The Confederation of British Industry (CBI) and the Direct Marketing Association (DMA) are fighting a last-ditch battle against European Union (EU) ecommerce laws which they say will damage UK companies.
The bodies are campaigning for the EU ecommerce directive to include the 'country of origin' principle when selling abroad, ensuring that companies can only be sued under the laws of the country in which they are based.
This would prevent UK businesses being taken to court in the UK by overseas companies under other European laws over accepted British retail practices.
Such practices would include promotions such as 'two-for-the-price-of-one', which are illegal in some European countries.
But according to industry experts, the country of origin principle will not be enshrined into UK law.
The DMA today demanded that the regulations be "amended to include a strong country of origin principle, as set out in the original EU ecommerce directive, which the Department of Trade and Industry [DTI] is seeking to implement into UK law".
It warned: "The current draft regulations could mean that UK companies which market goods and services electronically across borders within the EU would have to comply with the laws applying in the member state where the buyer lives, rather than the laws in the UK.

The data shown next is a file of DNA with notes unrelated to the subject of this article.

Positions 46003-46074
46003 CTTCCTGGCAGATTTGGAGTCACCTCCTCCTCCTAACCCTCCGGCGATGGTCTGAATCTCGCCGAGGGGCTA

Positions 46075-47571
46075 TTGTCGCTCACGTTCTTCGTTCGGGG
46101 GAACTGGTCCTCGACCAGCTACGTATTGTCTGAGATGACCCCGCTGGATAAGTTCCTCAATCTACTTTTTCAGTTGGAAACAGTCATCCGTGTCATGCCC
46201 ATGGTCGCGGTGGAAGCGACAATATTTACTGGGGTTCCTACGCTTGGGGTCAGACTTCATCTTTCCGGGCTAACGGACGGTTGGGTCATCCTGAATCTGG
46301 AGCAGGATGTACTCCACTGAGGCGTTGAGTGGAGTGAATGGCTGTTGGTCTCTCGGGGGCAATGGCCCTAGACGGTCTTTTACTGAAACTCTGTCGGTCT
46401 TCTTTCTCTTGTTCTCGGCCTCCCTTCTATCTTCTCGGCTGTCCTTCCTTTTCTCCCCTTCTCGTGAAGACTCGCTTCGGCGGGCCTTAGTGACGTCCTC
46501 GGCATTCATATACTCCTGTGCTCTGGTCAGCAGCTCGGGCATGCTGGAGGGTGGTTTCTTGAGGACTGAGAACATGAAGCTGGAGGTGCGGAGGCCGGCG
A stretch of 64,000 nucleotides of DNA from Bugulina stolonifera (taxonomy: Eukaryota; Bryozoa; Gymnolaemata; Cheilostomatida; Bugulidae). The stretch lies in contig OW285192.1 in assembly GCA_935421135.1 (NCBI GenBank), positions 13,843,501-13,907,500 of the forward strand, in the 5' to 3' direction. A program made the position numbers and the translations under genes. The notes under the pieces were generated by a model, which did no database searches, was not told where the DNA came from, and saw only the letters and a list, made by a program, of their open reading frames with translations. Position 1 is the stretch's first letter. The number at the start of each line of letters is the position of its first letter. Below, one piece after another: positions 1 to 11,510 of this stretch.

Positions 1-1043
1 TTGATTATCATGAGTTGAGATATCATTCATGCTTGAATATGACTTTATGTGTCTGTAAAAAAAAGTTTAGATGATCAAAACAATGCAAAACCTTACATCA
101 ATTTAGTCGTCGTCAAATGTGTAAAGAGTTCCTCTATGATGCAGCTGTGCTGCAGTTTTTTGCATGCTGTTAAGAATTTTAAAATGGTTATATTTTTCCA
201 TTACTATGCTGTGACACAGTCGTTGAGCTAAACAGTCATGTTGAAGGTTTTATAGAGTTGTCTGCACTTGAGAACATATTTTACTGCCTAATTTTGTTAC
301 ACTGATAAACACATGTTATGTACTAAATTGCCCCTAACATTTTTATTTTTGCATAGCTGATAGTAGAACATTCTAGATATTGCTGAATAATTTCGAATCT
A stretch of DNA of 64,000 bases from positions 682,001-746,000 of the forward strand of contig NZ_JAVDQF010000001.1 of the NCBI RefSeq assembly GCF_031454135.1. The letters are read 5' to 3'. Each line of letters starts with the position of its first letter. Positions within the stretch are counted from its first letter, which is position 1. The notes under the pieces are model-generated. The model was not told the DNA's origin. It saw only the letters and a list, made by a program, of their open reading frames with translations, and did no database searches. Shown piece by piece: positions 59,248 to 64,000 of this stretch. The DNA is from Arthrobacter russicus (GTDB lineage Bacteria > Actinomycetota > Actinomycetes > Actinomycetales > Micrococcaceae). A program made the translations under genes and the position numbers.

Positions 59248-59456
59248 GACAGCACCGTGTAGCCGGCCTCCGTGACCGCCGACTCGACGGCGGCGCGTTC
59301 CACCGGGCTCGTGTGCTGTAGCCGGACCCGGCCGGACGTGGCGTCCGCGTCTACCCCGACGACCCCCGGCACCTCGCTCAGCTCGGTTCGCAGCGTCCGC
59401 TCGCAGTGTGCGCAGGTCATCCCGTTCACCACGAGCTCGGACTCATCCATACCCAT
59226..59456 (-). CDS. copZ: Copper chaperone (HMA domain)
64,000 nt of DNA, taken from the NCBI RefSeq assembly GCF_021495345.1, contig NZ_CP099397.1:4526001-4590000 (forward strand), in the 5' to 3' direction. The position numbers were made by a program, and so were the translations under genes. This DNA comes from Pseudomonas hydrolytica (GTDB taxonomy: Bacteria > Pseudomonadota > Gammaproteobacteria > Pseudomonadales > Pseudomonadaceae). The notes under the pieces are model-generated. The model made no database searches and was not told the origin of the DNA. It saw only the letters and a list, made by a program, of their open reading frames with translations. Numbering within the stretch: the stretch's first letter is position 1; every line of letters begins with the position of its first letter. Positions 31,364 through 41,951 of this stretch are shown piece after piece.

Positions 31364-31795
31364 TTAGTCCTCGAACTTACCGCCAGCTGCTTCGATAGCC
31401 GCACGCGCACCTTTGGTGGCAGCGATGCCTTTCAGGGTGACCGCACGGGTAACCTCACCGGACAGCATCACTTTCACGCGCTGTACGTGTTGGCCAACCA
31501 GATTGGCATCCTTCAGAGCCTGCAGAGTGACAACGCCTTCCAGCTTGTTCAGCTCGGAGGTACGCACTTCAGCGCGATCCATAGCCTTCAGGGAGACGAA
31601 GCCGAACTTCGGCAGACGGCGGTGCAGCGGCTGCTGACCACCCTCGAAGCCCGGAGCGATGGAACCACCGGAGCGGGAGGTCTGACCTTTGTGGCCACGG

"This would impose a large compliance cost on small to medium sized enterprises [SMEs] and was not the intention of the directive."
James Milligan, legal and public affairs adviser at the DMA, said: "The government has already missed the official date set by the EU for the UK's implementation of the directive. It is under a lot of time pressure."
He added that SMEs "face enormous research costs trying to comply with laws in each of the 15 member states".
Jeremy Beale, head of ebusiness at the CBI, said: "The draft is as clear as mud. It's very hard to say what it means if you are not a lawyer and even lawyers are arguing about what it means.
"We want a very strong country of origin principle. It is most important for ebusiness that greater clarity is achieved."
Mike Pullen, internet lawyer at Dibb Lupton Alsop, stated: "The UK implementation of the country of origin principle is a disgrace.
"It has misunderstood the directive. If we implement it in its present form the European Court could take the UK government to court for failing to implement the directive properly."
Pullen explained that the government has seen implementation "as just a compliance obligation. There is no statement saying that UK English law is applicable to English companies."
The DTI was unable for comment.
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